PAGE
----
The Lagotto Romagnolo, Italy’s adorable ‘truffle dog,’ sports a curly coat and lavish facial furnishings. Despite their plush-toy looks, Lagotti are durable workers of excellent nose who root out truffles, a dainty and pricey delicacy.
Italians have a word for it: Carino. In English, we say ‘cute.’ In any language, this breed is totally endearing. The Lagotto Romagnolo (plural: Lagotti Romagnoli) is known for wooly curls that cover the body head to tail, crowned by a lavish beard, eyebrows, and whiskers. Lagotti stands under 20 inches and weighs no more than 35 pounds. But don’t be fooled by their teddy-bear looks these are rugged workers of true strength and endurance. The breed’s trademark curls feel and behave more like human hair than fur.
Lagotti goes back to at least Renaissance Italy, where they were bred as waterfowl retrievers working the marshlands of Ravenna. (“Lago” is Italian for “lake.”) For many years, though, Lagotti, blessed with an exceptional nose, has been used in the Italian countryside to sniff out truffles, a tasty and expensive delicacy. Though many breeds can be trained on truffles, the Lagatto is generally considered the world’s finest truffle dog.
Temperament: Keen / Affectionate / Undemanding
Height: 17-19 inches
Weight: 28-35 pounds
Life expectancy: 15-17 years
The breed is generally very healthy, and a responsible breeder screens breeding stock for health conditions such as juvenile epilepsy, storage disease, hip dysplasia, and elbow dysplasia. DNA testing aids breeding decisions aimed at avoiding the occurrence of disease.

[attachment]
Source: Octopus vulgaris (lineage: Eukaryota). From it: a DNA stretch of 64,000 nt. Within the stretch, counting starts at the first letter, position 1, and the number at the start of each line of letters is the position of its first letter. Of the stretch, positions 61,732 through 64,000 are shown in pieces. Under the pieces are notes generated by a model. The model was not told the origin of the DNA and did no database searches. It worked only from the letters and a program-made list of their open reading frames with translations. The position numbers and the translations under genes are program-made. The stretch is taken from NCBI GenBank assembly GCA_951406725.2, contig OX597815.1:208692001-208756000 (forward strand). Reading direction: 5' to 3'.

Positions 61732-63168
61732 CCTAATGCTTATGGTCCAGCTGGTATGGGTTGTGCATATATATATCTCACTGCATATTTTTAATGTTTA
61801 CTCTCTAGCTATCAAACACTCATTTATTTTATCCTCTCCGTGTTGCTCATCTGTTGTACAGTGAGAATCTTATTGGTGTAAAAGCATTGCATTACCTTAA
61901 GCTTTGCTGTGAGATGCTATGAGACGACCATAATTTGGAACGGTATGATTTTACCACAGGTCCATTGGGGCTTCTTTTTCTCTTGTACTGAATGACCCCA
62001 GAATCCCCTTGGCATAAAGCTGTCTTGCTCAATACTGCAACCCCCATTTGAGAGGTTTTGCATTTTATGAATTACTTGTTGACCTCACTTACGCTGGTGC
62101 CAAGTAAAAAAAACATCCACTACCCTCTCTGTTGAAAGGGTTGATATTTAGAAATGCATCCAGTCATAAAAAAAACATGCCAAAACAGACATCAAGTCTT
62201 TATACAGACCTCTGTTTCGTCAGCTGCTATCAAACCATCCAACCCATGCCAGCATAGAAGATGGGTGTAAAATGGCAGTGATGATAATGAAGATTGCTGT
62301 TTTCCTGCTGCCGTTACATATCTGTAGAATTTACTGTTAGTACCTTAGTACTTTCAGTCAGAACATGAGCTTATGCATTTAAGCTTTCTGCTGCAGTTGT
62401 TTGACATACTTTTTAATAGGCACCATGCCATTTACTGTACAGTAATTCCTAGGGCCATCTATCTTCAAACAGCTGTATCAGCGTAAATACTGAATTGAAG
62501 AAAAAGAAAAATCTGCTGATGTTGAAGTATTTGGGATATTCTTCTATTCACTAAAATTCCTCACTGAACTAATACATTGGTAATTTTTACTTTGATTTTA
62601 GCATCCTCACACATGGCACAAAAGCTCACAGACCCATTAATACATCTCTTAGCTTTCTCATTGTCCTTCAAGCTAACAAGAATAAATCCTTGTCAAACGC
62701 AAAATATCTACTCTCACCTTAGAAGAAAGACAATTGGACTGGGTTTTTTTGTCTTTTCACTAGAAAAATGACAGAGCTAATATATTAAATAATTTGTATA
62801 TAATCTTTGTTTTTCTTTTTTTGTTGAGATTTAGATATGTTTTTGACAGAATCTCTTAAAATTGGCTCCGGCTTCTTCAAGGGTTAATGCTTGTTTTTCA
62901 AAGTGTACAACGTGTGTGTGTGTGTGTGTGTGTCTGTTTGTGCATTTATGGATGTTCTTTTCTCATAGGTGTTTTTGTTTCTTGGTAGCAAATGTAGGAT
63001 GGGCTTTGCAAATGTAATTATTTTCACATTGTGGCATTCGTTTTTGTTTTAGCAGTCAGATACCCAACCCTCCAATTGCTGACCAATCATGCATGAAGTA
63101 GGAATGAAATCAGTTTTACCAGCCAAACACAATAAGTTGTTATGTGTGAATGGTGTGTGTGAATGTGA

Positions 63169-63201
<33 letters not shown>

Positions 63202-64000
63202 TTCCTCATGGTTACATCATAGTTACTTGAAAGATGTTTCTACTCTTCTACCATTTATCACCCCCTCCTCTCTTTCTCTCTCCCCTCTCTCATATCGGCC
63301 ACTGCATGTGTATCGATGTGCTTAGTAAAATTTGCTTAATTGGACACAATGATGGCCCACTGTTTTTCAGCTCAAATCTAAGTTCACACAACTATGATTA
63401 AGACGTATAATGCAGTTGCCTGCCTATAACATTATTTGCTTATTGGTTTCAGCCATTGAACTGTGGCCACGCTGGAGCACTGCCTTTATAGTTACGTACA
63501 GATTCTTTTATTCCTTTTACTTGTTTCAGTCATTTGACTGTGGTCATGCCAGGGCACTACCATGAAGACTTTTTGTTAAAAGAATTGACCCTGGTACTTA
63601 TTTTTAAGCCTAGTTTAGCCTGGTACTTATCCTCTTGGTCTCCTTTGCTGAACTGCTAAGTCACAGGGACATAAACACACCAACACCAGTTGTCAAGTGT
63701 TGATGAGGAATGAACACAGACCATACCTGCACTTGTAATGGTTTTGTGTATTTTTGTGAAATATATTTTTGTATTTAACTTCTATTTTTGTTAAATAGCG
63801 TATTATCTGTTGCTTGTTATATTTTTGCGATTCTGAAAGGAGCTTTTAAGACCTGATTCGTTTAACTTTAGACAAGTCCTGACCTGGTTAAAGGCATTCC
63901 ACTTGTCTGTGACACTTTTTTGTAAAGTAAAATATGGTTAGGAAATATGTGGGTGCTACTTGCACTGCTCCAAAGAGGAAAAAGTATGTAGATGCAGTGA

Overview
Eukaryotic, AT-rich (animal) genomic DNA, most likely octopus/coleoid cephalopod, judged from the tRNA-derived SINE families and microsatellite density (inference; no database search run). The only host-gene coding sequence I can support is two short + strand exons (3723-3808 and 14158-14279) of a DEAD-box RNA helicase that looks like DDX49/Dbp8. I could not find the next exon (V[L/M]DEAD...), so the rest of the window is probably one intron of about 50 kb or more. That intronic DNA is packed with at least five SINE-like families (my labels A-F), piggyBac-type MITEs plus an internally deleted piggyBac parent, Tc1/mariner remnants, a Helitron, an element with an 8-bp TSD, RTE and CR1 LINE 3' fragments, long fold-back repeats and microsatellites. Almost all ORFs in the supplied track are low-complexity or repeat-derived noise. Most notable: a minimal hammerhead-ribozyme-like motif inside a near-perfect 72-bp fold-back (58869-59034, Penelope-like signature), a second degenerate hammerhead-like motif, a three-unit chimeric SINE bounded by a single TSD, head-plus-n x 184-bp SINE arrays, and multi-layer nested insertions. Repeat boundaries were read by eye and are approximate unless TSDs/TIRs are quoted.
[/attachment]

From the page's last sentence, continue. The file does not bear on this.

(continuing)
Recommended Health Tests From the National Breed Club:
- Hip Evaluation
- Ophthalmologist Evaluation
- Benign Familial Juvenile Epilepsy DNA Test
- Lagotto Storage Disease DNA Test
The Lagotto’s rough-looking, waterproof coat forms thick, tight curls that cover the entire body except for the head. They have a double coat of hair rather than fur and shed only minimally, although they may leave little tufts of hair once in a while. The coat needs to be trimmed on a regular basis. Some Lagotto coats mat more than others, and it is important to groom regularly to prevent this. The ears should be checked weekly for the buildup of wax or debris, or any signs of infection.
Lagottos are alert, intelligent, and lively. They love to learn and please their owners and excel in canine events such as agility and obedience, as well as other pursuits like dock diving (they naturally love water). With their excellent nose, they are perfect candidates for scent work, search-and-rescue, and detection of medical conditions. Early socialization and training are vital and help to ensure that the Lagotto grows into a well-adjusted, well-mannered companion.
As with most sporting breeds, the Lagotto requires an active, engaged lifestyle to keep him happy. They are not hyper and do not require a great amount of exercise, but they do need both mental stimulation and physical activity. While a Lagotto will enjoy and benefit from time outside, the breed will not do well if left to live outdoors without family interaction. The Lagotto needs to spend time with his family in order to be well adjusted and content.
The Lagotto should do well on a high-quality dog food, whether commercially manufactured or home-prepared with your veterinarian’s supervision and approval. Any diet should be appropriate to the dog’s age (puppy, adult, or senior). Some dogs are prone to getting overweight, so watch your dog’s calorie consumption and weight level. Treats can be an important aid in training, but giving too many can cause obesity. Learn about which human foods are safe for dogs, and which are not. Check with your vet if you have any concerns about your dog’s weight or diet. Clean, fresh water should be available at all times.